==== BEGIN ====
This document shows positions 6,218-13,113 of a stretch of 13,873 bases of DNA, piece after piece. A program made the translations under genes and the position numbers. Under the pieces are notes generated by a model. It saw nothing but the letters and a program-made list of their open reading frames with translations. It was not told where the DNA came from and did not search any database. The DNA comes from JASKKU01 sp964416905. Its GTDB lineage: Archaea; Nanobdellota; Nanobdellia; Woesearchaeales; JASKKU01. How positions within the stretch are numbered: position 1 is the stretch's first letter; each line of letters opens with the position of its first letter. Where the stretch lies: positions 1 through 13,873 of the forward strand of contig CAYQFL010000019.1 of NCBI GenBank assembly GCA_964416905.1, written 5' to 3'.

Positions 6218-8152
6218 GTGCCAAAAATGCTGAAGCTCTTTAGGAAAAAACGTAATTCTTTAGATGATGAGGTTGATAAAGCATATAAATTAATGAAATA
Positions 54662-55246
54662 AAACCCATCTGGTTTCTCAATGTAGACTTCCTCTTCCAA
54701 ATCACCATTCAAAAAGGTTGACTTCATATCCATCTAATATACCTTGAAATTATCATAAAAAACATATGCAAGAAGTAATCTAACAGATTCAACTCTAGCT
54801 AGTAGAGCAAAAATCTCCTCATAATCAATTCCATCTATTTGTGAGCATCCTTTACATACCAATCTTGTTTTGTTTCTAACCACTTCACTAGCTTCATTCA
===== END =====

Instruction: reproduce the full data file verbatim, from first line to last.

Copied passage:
This document shows positions 6,218-13,113 of a stretch of 13,873 bases of DNA, piece after piece. A program made the translations under genes and the position numbers. Under the pieces are notes generated by a model. It saw nothing but the letters and a program-made list of their open reading frames with translations. It was not told where the DNA came from and did not search any database. The DNA comes from JASKKU01 sp964416905. Its GTDB lineage: Archaea; Nanobdellota; Nanobdellia; Woesearchaeales; JASKKU01. How positions within the stretch are numbered: position 1 is the stretch's first letter; each line of letters opens with the position of its first letter. Where the stretch lies: positions 1 through 13,873 of the forward strand of contig CAYQFL010000019.1 of NCBI GenBank assembly GCA_964416905.1, written 5' to 3'.

Positions 6218-8152
6218 GTGCCAAAAATGCTGAAGCTCTTTAGGAAAAAACGTAATTCTTTAGATGATGAGGTTGATAAAGCATATAAATTAATGAAATA
Positions 54662-55246
54662 AAACCCATCTGGTTTCTCAATGTAGACTTCCTCTTCCAA
54701 ATCACCATTCAAAAAGGTTGACTTCATATCCATCTAATATACCTTGAAATTATCATAAAAAACATATGCAAGAAGTAATCTAACAGATTCAACTCTAGCT
54801 AGTAGAGCAAAAATCTCCTCATAATCAATTCCATCTATTTGTGAGCATCCTTTACATACCAATCTTGTTTTGTTTCTAACCACTTCACTAGCTTCATTCA